Bookmark this item: http://www.loc.gov/exhibits/flw/flw6.html#obj9

Front elevation for San Marcos in the Desert

This view emphasizes the low sweep of the design and clearly indicates how Wright envisioned the extended wings as terracing elements that embank the low slopes behind. Specific uses of the elements that bridge the ravine as it continues up behind the resort are unidentified.

Out here obvious symmetry soon wearies the eye, stultifies the imagination before it begins. So, there should be no obvious symmetry in the building in the desert. . . . The hard straight line breaks to the dotted line where stark necessity ends and thus allows appropriate rhythm to enter in order to leave suggestion. 1932, 1931

Front elevation for San Marcos in the Desert. Office of Frank Lloyd Wright. Graphite and colored pencil on tracing paper, 1928. The Frank Lloyd Wright Foundation, Scottsdale, Arizona (113)

Bookmark this item: http://www.loc.gov/exhibits/flw/flw6.html#obj10

Aerial perspective for San Marcos in the Desert

This drawing appears to have been done in preparation for the more finished perspective that follows. Its harder lines help define individual elements of the resort.

Aerial perspective for San Marcos in the Desert. Office of Frank Lloyd Wright. Graphite and colored pencil on tracing paper, 1928. The Frank Lloyd Wright Foundation, Scottsdale, Arizona (143)

Bookmark this item: http://www.loc.gov/exhibits/flw/flw6.html#obj11

Perspective for San Marcos in the Desert

 

Perspective for San Marcos in the Desert. Office of Frank Lloyd Wright. Graphite on tracing paper, 1928. The Frank Lloyd Wright Foundation, Scottsdale, Arizona (111)

Bookmark this item: http://www.loc.gov/exhibits/flw/flw6.html#obj12

Perspective showing entrance for San Marcos in the Desert

Cars were meant to approach the resort by following a ravine up to, then under, the building. The linear rendering technique gives an impression of the "dotted line" effect that Wright expected to obtain from the faceted concrete blocks.

Perspective showing entrance for San Marcos in the Desert. Graphite and colored pencil on tracing paper, 1928. The Frank Lloyd Wright Foundation, Scottsdale, Arizona (112)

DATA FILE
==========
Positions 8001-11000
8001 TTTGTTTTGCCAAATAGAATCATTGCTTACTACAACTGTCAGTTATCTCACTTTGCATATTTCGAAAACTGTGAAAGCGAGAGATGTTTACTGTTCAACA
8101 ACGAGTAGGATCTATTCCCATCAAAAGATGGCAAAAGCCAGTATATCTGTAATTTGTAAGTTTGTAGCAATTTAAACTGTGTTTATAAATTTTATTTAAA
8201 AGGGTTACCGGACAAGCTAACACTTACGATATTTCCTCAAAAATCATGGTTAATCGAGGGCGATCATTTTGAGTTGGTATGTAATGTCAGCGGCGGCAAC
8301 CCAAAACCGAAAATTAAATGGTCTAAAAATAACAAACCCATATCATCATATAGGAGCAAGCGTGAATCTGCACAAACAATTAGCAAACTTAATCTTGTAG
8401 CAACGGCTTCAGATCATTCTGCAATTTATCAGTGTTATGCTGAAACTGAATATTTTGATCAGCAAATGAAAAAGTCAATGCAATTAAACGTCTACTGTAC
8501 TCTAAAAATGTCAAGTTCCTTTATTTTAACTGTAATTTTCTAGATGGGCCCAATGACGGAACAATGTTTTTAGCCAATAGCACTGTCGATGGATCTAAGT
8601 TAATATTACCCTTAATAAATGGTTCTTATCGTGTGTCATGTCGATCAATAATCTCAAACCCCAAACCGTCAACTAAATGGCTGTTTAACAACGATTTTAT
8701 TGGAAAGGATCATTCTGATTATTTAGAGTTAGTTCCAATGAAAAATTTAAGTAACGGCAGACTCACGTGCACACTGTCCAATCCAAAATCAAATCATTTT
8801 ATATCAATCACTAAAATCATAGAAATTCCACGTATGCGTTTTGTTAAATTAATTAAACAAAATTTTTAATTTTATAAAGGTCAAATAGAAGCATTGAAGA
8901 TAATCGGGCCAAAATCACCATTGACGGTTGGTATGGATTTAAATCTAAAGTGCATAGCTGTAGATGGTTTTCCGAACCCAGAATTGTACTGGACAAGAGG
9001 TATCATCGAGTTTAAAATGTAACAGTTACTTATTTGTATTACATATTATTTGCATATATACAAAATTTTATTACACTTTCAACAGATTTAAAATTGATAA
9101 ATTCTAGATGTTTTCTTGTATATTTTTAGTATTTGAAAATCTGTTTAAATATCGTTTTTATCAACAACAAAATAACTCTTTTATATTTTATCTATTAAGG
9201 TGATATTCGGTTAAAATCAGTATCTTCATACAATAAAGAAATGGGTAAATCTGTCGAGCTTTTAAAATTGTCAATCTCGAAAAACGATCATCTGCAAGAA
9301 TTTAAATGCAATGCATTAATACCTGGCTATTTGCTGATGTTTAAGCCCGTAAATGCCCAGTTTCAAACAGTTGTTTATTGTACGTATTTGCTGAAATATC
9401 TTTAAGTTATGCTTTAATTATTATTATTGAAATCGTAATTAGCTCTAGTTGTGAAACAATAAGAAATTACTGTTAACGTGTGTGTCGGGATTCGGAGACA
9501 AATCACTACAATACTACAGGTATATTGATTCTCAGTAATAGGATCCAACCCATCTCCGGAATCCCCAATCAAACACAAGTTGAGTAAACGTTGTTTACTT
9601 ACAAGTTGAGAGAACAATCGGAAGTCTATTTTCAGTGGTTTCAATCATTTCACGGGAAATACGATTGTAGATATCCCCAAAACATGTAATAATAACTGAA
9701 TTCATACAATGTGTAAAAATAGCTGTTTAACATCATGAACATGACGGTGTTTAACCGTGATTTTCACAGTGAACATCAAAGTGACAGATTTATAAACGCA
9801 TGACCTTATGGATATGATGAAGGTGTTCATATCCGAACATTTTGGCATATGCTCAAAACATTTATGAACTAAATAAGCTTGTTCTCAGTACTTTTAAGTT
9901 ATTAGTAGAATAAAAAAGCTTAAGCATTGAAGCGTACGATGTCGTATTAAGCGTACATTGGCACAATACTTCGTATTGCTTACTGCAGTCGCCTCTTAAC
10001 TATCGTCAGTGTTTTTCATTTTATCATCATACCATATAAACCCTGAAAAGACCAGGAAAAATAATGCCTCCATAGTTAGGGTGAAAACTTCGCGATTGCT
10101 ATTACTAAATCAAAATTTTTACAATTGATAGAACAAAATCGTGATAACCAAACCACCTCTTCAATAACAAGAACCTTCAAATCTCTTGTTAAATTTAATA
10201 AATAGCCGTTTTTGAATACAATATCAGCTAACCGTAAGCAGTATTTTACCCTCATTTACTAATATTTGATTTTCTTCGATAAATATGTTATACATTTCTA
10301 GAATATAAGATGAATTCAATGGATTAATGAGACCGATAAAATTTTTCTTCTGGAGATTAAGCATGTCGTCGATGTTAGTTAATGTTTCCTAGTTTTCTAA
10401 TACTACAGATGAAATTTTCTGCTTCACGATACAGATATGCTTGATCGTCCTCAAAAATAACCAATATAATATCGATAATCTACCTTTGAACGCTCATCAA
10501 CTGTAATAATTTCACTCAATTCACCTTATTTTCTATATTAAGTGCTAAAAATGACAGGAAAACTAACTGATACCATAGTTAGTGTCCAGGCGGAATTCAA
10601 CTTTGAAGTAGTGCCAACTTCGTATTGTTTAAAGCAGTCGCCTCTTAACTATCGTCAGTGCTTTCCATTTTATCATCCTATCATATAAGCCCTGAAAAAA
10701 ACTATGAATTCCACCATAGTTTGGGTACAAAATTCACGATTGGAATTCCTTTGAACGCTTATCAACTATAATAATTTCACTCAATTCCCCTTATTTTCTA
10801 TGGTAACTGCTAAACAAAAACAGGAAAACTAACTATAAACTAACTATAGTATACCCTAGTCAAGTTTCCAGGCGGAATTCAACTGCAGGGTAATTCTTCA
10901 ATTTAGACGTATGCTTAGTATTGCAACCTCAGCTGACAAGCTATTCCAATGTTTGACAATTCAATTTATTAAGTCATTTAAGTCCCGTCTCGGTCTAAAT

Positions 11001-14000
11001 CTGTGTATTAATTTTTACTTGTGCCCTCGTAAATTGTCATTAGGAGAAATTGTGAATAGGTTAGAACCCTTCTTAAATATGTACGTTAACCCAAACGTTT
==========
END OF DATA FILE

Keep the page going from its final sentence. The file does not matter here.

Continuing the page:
Bookmark this item: http://www.loc.gov/exhibits/flw/flw6.html#obj13

Aerial perspective for San Marcos in the Desert

This much-published drawing - rendered by Wright's son Lloyd Wright - supplies the ambience of place and extraordinary sense of scale that Wright had requested. At each end of the extended terraces, walls link to related components: at the right, to a building resembling the Chandler house, and at the left, to a building vaguely suggestive of the Young house. Other structures shown behind the resort and bridging the ravine between the two prominent hills seem meant to suggest future development of the resort.

Aerial perspective for San Marcos in the Desert. Office of Frank Lloyd Wright. Watercolor on wove paper,1928. The Frank Lloyd Wright Foundation, Scottsdale, Arizona (110)

Bookmark this item: http://www.loc.gov/exhibits/flw/flw6.html#obj14

Back to top

Interior Perspectives for the Hotel

The major public spaces of the resort were the main dining room and lounge at the centre of the complex. The dining room at the top was to have a richly faceted ceiling of copper and glass, recalling similar motifs in the dining room of the Imperial Hotel. The two-storey lounge was to be located below, over the automobile entrance at a lower level still. Throughout, glass and patterned concrete blocks were to be combined in ways that would have achieved the effect of a luminous mass.

Interior perspective of the dining room for San Marcos in the Desert

 

Interior perspective of the dining room for San Marcos in the Desert. Office of Frank Lloyd Wright. Graphite and colored pencil on tracing paper, 1928. The Frank Lloyd Wright Foundation, Scottsdale, Arizona (115)

Bookmark this item: http://www.loc.gov/exhibits/flw/flw6.html#obj15

Interior perspective of the lounge for San Marcos in the Desert

 

Interior perspective of the lounge for San Marcos in the Desert. Office of Frank Lloyd Wright. Graphite and colored pencil on tracing paper, 1928. The Frank Lloyd Wright Foundation, Scottsdale, Arizona (114)

Bookmark this item: http://www.loc.gov/exhibits/flw/flw6.html#obj16

Back to top

Working Drawings for the Hotel